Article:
Rising prices for clothes, hotel rooms and petrol have led to the highest rate of inflation in nearly two years, official figures show.
Inflation rose to 1.0% in September, up from 0.6% in August, the Office for National Statistics (ONS) said.
Clothing saw its biggest price rise since 2010 and fuel, which was falling a year ago, was also more expensive.
However, the ONS said there was “no explicit evidence” the lower pound was the reason for rising prices.
Kamal Ahmed: Not all about sterling – yet
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The jump in the Consumer Prices Index (CPI) from 0.6% to 1.0% was the biggest month-on-month increase since June 2014.
The 1% rate is the highest since November 2014. However, ONS head of inflation Mike Prestwood said it was “low by historic standards”.
CPI measures the price of a “shopping basket” of more than 700 items, from the cost of women’s leggings to a multipack of fizzy drinks.
Economists have predicted that prices will rise further, particularly when the fall in the pound makes food and clothing more expensive.
Ben Brettell, senior economist at Hargreaves Lansdown, said: “This will undoubtedly be tough on those with low incomes, and it’s also not good news for savers who are losing money in real terms.”
Sterling has dropped nearly 20% against the dollar since the Brexit vote, including a 5% fall this month after Theresa May set a timeline for the UK’s withdrawal from the EU.
Howard Archer, chief economist at IHS Global Insight, said: “Even before the pound has sunk to new lows in October, it is notable that price pressures were building up down the supply chain.
“In particular, producer output prices rose 1.2% year-on-year in September, which was the largest gain for three years and up from 0.9% in August.”
Kathleen Brooks, research director at City Index, said: “Oil imports are getting more expensive, clothing imports are also costing more, and the weak pound is boosting the tourism industry, which appears to already be fuelling a rise in hotel prices.”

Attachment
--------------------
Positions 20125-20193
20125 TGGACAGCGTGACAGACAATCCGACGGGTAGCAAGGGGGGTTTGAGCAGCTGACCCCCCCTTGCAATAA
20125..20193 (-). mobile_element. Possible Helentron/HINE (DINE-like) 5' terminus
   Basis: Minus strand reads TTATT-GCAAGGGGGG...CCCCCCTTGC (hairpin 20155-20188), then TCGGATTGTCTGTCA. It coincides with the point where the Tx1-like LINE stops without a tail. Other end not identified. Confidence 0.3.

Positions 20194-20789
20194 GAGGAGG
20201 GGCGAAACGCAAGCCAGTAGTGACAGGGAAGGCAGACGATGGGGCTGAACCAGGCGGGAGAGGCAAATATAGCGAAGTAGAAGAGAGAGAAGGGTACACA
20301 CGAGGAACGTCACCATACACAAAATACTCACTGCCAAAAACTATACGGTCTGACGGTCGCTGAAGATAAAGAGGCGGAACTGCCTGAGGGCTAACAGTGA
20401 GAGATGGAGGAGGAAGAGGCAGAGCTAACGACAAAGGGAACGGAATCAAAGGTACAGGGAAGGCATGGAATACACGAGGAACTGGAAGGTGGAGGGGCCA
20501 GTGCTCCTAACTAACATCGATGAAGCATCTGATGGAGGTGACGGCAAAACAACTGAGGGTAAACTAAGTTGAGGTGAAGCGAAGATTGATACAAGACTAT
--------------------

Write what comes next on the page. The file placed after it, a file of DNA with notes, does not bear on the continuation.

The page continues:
Others said these pressures left the UK on course to exceed the Bank of England’s target of a 2% inflation rate.
Analysis, Kamal Ahmed, economics editor
The return of higher levels of inflation is likely to be one of the defining issues for Theresa May’s government.
The reason for that is simple.
Once the figure for inflation rises above the figure for wage growth – at present running at just over 2% – then incomes start falling in real terms.
That is politically uncomfortable for any government, particularly one that has staked its reputation on making the economy work “for everyone”.
Chris Williamson from forecasters IHS Markit said that target could be “breached within months, though much depends on the exchange rate and the extent to which costs continue to rise”.
The CBI business lobby group agreed, saying: “It’s still too soon for sterling’s recent depreciation to affect today’s inflation figures, however we do expect it to push up prices through the course of next year, which will hit the pound in people’s pockets.”
Statutory maternity and paternity pay, as well as some disability benefits, are set to rise, though, as they are linked to the September inflation figure.
The Retail Prices Index (RPI) measure of inflation, which includes mortgage interest payments, rose to 2.0% in September from 1.8% in August.